Wednesday, September 23, 2009

Turning points

I declared in July that the turning point in thinking about climate change has arrived. Now it seems one of the world's most renouned climate modelers is questioning the validity of the climate change hypothesis (here).

You see the thing is, complex systems results in perculiar outcomes, and can violently change without apparent reason. I have written in the past that I think N.N. Taleb covers the topic well when he talks of Black Swans. Extrapolating the past does not predict the future.

Let us look at some relevant examples. Recently, the population growth predictions from the Treasury were revised upward. But I wonder what the logic behind this revision might be. What new information could change significantly a previous prediction of a century of population growth?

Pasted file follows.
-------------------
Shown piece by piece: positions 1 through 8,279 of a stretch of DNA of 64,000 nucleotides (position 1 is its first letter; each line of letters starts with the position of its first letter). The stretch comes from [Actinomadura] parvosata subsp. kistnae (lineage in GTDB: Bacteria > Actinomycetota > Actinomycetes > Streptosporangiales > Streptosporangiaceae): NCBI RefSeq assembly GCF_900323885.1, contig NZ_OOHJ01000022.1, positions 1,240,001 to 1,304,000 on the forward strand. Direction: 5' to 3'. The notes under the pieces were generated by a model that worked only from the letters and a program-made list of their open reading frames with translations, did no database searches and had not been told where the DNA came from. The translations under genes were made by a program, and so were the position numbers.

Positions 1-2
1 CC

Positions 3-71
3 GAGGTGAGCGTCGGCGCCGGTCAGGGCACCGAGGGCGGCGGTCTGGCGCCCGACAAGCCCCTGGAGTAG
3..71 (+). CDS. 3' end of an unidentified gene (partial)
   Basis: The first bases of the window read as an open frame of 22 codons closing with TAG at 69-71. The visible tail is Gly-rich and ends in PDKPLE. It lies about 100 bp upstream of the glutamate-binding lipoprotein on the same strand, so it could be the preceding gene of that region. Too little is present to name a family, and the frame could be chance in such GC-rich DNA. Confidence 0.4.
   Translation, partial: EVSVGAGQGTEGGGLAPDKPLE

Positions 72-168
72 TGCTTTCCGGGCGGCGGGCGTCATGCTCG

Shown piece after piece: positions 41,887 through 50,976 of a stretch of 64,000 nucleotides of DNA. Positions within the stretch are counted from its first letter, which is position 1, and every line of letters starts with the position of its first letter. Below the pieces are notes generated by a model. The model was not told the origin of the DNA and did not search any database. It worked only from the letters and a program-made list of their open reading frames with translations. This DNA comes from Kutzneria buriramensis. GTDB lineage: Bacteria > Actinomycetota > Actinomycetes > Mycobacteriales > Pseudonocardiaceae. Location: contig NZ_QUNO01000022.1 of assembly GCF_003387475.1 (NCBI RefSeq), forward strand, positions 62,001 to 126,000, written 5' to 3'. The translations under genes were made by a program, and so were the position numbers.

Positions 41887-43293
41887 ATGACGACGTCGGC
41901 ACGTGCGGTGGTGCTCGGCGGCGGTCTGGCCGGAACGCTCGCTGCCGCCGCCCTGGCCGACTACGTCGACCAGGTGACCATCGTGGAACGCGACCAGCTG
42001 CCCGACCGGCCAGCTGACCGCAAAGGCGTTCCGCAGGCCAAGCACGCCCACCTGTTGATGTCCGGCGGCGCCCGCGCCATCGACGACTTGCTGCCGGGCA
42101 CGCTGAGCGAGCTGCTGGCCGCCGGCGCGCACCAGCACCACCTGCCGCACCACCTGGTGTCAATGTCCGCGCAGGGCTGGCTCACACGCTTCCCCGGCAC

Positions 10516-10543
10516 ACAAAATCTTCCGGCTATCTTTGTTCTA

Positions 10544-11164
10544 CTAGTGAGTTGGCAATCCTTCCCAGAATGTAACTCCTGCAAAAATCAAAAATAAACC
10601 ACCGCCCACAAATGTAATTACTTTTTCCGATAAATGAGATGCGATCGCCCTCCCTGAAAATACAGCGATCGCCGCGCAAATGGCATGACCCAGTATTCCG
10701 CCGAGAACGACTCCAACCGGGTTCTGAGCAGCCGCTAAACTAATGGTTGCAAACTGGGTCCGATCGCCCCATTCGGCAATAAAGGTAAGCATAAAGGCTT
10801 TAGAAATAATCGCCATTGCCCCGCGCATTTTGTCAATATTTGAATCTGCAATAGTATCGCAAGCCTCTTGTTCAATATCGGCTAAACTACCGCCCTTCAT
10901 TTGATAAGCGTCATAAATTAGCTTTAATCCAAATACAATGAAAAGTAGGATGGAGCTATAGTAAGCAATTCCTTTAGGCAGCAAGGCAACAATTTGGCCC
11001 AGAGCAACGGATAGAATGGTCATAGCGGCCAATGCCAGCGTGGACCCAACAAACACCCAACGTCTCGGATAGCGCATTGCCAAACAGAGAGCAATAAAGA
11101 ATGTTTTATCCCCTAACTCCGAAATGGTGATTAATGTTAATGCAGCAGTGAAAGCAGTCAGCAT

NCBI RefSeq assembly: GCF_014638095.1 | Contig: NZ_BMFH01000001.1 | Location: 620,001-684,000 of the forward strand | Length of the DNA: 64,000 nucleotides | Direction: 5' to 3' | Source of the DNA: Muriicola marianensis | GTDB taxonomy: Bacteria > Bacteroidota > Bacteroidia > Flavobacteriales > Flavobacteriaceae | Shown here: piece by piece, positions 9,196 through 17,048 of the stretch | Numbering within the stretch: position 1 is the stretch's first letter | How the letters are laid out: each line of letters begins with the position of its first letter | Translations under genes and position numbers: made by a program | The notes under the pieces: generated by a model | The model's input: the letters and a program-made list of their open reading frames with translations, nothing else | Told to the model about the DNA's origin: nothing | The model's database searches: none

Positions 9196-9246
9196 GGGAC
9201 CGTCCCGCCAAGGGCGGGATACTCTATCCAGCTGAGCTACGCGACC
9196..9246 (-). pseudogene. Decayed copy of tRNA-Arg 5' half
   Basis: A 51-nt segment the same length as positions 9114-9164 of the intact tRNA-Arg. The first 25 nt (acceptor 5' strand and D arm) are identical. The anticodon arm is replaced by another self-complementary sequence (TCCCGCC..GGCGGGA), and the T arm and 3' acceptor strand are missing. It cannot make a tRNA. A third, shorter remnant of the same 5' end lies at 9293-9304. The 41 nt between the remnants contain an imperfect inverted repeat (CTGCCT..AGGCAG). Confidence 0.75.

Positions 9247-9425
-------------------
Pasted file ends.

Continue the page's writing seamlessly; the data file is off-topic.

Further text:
My suggestion is that they make the mistake of extrapolating the past to predict the future. Let's imagine we are Treasury in 1988, and that we have just witnesses population growth like in the graph below.

Wouldn't it be obvious that we should be expecting higher growth in the future? Be if you knew the causes of this growth you could predict that the trend would not continue. It would certainly decline again. And it did.

So I imagine that the current boom in population is the result of two main factors - increased skilled migration, and the baby bonus. The increase in skilled migration could decline drastically at any moment upon political will. Of course, if the douple-dip downturn eventuates, this is more than likely to occur.

Additionally, the increase in natural growth due to increasing births in recent year - the baby bonus children - are likely to be the result of couples bringing forward their decision to have a family. Thus, this little boom is likely to fade quickly as all the number of remaining fertile young couples who desire children drastically reduces. I would hope these underlying points did not escape the Treasury.

Put simply, in complex systems, the longer period of time we consider, the more likley we are to gain insights into the behaviour of the system.  My bet is that the rate of population growth will fall significantly from this peak over the next few years. 

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